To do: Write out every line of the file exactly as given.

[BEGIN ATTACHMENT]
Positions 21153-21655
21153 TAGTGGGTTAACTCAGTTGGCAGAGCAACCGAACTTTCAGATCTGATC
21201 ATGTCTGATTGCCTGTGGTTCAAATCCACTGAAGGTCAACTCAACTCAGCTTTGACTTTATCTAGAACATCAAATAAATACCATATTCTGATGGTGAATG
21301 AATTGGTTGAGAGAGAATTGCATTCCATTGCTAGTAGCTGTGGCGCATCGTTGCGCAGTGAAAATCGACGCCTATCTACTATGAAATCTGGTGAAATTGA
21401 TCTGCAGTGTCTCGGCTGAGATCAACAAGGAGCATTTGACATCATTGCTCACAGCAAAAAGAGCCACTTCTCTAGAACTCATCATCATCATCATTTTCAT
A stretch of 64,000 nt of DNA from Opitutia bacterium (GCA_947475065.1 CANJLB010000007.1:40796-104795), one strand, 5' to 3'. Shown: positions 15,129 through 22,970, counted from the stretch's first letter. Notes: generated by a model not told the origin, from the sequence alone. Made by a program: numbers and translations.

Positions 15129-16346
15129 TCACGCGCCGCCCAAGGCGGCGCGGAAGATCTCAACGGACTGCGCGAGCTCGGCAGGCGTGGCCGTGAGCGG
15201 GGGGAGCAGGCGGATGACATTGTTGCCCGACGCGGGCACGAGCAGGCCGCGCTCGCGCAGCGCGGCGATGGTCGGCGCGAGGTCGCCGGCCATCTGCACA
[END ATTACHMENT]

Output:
Positions 21153-21655
21153 TAGTGGGTTAACTCAGTTGGCAGAGCAACCGAACTTTCAGATCTGATC
21201 ATGTCTGATTGCCTGTGGTTCAAATCCACTGAAGGTCAACTCAACTCAGCTTTGACTTTATCTAGAACATCAAATAAATACCATATTCTGATGGTGAATG
21301 AATTGGTTGAGAGAGAATTGCATTCCATTGCTAGTAGCTGTGGCGCATCGTTGCGCAGTGAAAATCGACGCCTATCTACTATGAAATCTGGTGAAATTGA
21401 TCTGCAGTGTCTCGGCTGAGATCAACAAGGAGCATTTGACATCATTGCTCACAGCAAAAAGAGCCACTTCTCTAGAACTCATCATCATCATCATTTTCAT
A stretch of 64,000 nt of DNA from Opitutia bacterium (GCA_947475065.1 CANJLB010000007.1:40796-104795), one strand, 5' to 3'. Shown: positions 15,129 through 22,970, counted from the stretch's first letter. Notes: generated by a model not told the origin, from the sequence alone. Made by a program: numbers and translations.

Positions 15129-16346
15129 TCACGCGCCGCCCAAGGCGGCGCGGAAGATCTCAACGGACTGCGCGAGCTCGGCAGGCGTGGCCGTGAGCGG
15201 GGGGAGCAGGCGGATGACATTGTTGCCCGACGCGGGCACGAGCAGGCCGCGCTCGCGCAGCGCGGCGATGGTCGGCGCGAGGTCGCCGGCCATCTGCACA